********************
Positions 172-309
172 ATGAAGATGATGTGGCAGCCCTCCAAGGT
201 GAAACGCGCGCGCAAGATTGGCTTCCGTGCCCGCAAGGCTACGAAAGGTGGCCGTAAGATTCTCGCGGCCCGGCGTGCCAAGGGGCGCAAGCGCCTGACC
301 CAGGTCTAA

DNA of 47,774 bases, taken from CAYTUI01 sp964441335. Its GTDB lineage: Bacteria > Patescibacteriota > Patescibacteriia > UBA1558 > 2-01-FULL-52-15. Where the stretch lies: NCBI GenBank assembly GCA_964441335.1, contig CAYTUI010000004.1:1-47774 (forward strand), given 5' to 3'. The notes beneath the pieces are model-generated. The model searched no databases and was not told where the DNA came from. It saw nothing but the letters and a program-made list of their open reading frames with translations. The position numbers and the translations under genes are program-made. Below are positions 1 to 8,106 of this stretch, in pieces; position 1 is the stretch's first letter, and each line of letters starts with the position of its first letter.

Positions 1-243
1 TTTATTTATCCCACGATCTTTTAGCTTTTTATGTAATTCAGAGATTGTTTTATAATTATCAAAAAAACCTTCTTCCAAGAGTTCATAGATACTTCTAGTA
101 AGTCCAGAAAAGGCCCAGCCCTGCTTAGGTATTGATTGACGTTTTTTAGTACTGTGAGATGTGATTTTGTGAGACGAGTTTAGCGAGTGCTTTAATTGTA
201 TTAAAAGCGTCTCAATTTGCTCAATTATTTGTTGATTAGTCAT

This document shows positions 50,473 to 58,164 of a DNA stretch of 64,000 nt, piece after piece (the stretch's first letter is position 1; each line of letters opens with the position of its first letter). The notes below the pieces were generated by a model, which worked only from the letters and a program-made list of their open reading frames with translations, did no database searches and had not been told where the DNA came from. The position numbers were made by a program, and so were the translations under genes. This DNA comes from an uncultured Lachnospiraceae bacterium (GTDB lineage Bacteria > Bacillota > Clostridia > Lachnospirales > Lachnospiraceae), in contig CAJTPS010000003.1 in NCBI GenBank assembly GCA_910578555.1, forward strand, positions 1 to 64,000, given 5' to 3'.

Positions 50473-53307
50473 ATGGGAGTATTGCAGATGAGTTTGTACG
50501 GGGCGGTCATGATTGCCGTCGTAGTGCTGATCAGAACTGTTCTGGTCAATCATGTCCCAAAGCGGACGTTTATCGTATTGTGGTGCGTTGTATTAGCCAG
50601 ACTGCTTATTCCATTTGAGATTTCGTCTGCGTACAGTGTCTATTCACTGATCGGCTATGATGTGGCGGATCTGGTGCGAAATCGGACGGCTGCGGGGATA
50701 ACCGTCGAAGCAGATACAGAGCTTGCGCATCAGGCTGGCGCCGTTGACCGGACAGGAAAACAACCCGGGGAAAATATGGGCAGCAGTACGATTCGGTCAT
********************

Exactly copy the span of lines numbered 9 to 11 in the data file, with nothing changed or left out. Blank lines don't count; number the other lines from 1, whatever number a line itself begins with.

201 TTAAAAGCGTCTCAATTTGCTCAATTATTTGTTGATTAGTCAT

This document shows positions 50,473 to 58,164 of a DNA stretch of 64,000 nt, piece after piece (the stretch's first letter is position 1; each line of letters opens with the position of its first letter). The notes below the pieces were generated by a model, which worked only from the letters and a program-made list of their open reading frames with translations, did no database searches and had not been told where the DNA came from. The position numbers were made by a program, and so were the translations under genes. This DNA comes from an uncultured Lachnospiraceae bacterium (GTDB lineage Bacteria > Bacillota > Clostridia > Lachnospirales > Lachnospiraceae), in contig CAJTPS010000003.1 in NCBI GenBank assembly GCA_910578555.1, forward strand, positions 1 to 64,000, given 5' to 3'.

Positions 50473-53307